You have all of these resources—things you’ve already done—to make a personalized portfolio for job interviews. It’s a key for the future.
Models and Graduate Designers from the Fashion Design Studio.
THINK OUTSIDE OF THE BOX!
Check www.starnow.com.au for creative projects if you need to build your confidence on the market or explore new venues like TV, shows, video productions to use your creative skills. You may not get paid in beginning but you may open a new and exiting doors!
Know how to market yourself.
This probably goes without saying, but if you don’t sell yourself, nobody is going to do it for you. Everything from the hangers your collection is shown on to your business cards and your hang tags should have your personal stamp on it. In addition, you should be able to sell yourself (and, in turn, your own brand) to anyone and everyone you meet.
Think outside of the box when it comes to applying for jobs and not everyone needs couture designer.
Take advantage of the recruiters at your school, as well as your teachers who likely have deep ties within the fashion industry. That said, be prepared—you may not get your “dream job” right away. Researching different sectors of the market like the rapidly growing activewear sector for example can lead you to fantastic opportunities at brands like Lorna James.
Also, mass market retailers or vendors heavily recruit fashion students every year, having own mass market mainstream labels – and who are probably looking for help. Starting at a small company as opposed to a corporation can give you an opportunity to get one-on-one experience with a designer right after school. Most importantly, keep an open mind. Even if you think a company’s not right for you, go and interview with them—you never know
Network, Network, Network and Social Media Power.
Try to develop contacts with individuals from all aspects of Fashion Industry including models, photographers, other designers etc. Create your own network. Use facebook fun pagers, Instagram and Tumbler to connect with peers and influences of the fashion industry. Connect to fashion bloggers and Creative groups. Collaborate with aspiring models and photographers.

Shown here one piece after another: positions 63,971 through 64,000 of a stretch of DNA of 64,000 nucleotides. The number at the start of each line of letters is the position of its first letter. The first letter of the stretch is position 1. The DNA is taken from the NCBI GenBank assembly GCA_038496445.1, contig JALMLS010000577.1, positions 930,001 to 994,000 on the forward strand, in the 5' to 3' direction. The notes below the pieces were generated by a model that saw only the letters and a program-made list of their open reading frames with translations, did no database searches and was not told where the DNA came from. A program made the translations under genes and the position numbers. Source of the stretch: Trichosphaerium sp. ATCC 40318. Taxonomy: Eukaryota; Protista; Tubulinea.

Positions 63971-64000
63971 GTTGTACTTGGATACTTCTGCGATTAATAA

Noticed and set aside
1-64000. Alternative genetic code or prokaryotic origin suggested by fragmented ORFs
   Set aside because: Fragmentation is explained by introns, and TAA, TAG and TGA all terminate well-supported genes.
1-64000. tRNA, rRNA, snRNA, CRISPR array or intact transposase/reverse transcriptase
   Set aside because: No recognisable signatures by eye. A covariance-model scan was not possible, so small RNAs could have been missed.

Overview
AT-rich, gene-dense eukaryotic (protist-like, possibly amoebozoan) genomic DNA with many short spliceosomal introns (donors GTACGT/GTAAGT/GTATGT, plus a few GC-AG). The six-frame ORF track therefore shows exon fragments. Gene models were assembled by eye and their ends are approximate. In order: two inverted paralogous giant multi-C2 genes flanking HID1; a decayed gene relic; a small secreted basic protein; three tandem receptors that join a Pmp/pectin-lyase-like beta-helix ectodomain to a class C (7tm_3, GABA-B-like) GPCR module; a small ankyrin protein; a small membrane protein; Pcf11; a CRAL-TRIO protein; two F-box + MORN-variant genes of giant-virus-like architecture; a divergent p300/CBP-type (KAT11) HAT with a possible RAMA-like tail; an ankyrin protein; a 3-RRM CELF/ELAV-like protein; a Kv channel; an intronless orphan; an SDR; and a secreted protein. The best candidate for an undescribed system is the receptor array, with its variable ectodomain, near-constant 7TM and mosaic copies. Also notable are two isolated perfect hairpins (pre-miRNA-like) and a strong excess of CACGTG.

Check www.starnow.com.au for creative projects.
Don’t be shy.
Have an editor or designer that you admire? Just go for it and email them your work and ask him or her to coffee. Fashion people are not as scary as they seem—we promise. Make those phone calls, be fearless. You’d be amazed at how many students get a job just by making a call and having an online meeting.
The Golden Rule: Intern, Intern, Intern.
No matter how impressive your graduation collection, sketchbook and portfolio are, you’re going to have a very hard time getting hired if you don’t have at least one solid internship on your resume. The hands-on, real-life experience that working in the trenches with a team will give you is something that cannot be taught or fully grasped in school alone.
Get as much experience as you can, as an intern, and be fantastic intern: work hard, be enthusiastic, be responsible, be pleasant and listen. Think about getting a short (but intense) Fashion Week or market week internship with a designer. You’ll learn more in a month (or less) than you could possibly imagine. Most gigs in this industry are passed along through word-of-mouth, so getting in there and impressing someone as an intern is crucial in the beginning of your career.
And the final : Your want to build your own brand?
Work in a fashion company for a few years, and then you will be ready to start a fashion brand. I can’t explain the step by step to building a fashion brand, because it is a HUGE undertaking. Do you think Marc Jacobs just decided one day to start a fashion brand and he was famous two weeks later? No. Did he throw a party and then call himself a designer? No. He went to Parsons, then he worked, THEN he started his own brand successfully.